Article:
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Conflict Resolutiom: It's not about personality

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By: Ciaran Nagle, Global Marketing Manager, OND LLC

It's an unscientific term for something we
see very often and yet understand very little. It's a major cause of firings
and the second-biggest factor in resignations (the biggest factor is neglect,
but that will be covered in another post).
It's commonly evinced in phrases like 'I don't
get on with him/her', 'we don't see eye to eye' or the brutally honest 'they
can't stand each other'.
So why is it that two, often very talented and
highly-motivated people, can't work together in the same team? Some people
think it's an inevitable 'Alpha Battle' in which the office's dominant
characters vie for supremacy and control. But we've all witnessed dozens of
situations where ambitious execs work co-operatively too. These are by far the
majority. Something else must be going on to cause the type of hostility we see
in these internecine clashes between otherwise civilised people.

Science can throw a light on this. Method
Teaming is a science that understands how different people's 'Intellects' combine
to form the perfect team. In this context 'Intellect' is not how intelligent
you are. It is how your intelligence is channelled. We each have one of only
four primary Intellects and these will stay with us throughout our life. If we
are lucky, we will find ourselves in a work team where our unique Intellect
(our primary Intellect plus all the secondaries) is a natural fit with the Intellects
of our colleagues. But if not, we may find that our Intellect jars with others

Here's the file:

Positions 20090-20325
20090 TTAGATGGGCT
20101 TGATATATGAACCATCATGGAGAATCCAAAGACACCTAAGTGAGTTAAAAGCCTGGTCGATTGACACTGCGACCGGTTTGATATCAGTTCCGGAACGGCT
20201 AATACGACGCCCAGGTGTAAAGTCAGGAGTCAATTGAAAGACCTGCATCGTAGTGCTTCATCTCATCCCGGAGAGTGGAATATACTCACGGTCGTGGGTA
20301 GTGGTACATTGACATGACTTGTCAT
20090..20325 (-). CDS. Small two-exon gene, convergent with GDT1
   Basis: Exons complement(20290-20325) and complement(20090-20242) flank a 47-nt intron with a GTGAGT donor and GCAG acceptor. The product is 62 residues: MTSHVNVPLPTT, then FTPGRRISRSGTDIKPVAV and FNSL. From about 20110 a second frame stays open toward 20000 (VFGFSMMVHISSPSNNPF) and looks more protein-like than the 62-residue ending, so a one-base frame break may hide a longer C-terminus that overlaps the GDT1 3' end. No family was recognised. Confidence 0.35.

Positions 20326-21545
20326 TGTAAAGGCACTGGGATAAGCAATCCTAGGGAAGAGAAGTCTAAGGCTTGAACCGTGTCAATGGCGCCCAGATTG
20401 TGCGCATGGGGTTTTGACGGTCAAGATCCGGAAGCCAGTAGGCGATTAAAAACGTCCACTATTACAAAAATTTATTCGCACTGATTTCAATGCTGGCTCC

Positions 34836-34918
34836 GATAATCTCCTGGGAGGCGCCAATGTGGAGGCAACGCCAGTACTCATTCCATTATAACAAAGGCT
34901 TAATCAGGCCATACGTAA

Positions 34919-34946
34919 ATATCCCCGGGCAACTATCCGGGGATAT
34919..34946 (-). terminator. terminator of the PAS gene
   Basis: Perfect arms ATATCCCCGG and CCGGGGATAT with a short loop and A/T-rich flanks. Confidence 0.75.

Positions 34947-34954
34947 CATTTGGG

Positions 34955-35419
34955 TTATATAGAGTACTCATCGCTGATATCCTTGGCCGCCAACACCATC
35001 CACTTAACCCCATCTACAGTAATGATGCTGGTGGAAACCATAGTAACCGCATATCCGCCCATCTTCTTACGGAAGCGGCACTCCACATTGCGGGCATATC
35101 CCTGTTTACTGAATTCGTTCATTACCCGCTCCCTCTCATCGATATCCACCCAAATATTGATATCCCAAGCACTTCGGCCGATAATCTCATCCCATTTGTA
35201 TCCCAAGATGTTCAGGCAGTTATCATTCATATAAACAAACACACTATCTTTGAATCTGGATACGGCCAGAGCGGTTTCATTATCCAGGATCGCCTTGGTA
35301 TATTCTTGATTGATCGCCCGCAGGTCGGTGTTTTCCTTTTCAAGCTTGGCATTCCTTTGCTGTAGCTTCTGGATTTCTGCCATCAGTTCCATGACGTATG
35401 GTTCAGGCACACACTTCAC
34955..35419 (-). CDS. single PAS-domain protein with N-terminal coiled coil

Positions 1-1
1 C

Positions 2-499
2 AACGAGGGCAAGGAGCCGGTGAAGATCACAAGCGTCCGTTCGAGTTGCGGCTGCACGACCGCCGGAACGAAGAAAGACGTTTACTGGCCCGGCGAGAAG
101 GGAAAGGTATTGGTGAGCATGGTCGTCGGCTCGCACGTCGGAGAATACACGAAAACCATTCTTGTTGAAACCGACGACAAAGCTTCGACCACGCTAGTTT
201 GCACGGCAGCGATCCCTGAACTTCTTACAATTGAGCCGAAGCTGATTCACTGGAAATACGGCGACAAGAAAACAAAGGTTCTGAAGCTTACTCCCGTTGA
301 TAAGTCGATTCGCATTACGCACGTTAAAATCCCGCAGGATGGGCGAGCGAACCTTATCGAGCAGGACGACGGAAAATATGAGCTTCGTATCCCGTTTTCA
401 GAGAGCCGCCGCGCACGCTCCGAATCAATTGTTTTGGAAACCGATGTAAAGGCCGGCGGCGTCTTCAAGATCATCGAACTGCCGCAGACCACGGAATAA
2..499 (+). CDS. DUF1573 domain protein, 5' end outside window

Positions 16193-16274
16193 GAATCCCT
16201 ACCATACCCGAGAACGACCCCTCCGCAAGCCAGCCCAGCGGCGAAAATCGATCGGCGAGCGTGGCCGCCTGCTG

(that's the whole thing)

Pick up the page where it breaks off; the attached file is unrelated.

and there are two of us who are trying to do the same job. This is a natural
cause of conflict.
According to Method Teaming the problem with a
'personality clash' between two employees is not that they can't stand each other. It's that they can't understand each other. A Method Teaming
Intellect Profile (MTIP) carried out on both of them would illuminate how and
why they are trying to occupy the same space. Once they understand each other's
Intellect and natural motivations - the unseen drivers that fuel our sense of
purpose - they would realise that the other one is not trying to be
competitive, but is simply being pulled in a particular direction by their
underlying strengths and talents. Cue a tearful meeting to work things out and
distribute responsibilities.
Method Teaming in Action                                

We are rarely able to report on occasions when
Method Teaming is used within a corporation to resolve conflict. But one of our
trainers recently brought Method Teaming into play in the course of some long-running
family tensions. Here's her story. If you don't speak Method Teaming, skip over
the technical detail and absorb the rest:
A Tale of Two Brothers. How Method Teaming' healed a breach in a critical relationship, making a
team stronger.

Our subject is a large, close-knit family. It is a team bound by blood
and a commitment to help one another.  A
series of minor misunderstandings, layered with frustration allowed mistrust to
fester.  From mistrust rose factions
threatening the family health. Sound like a team you've been on? What to do?
Central to our story are two brothers, Juan and Tomas. I had the
opportunity to create a Method Teaming' Intellect Profile for each.  What I learned, then shared with them and the
family, changed everyone's perception of one of the brothers, for the better.  The trust gap was closed.  Going forward, decisions were made
The brothers were close in age and temperament.  Both highly intelligent and driven.  They chose the same profession.  Though not competitors in business or even in
the family, neither aimed to best the other. 
But on one issue they continued to butt heads: meeting the needs of the
extended family.
Juan was seen as unreservedly generous. 
Whatever was needed, calendars were cleared, wallets opened, no
questions asked. Tomas was seen as resistant, less responsive and generous. The
timing wasn't convenient, he always seemed to say. He was known to grumble,
'You're making me look bad.'  Did he want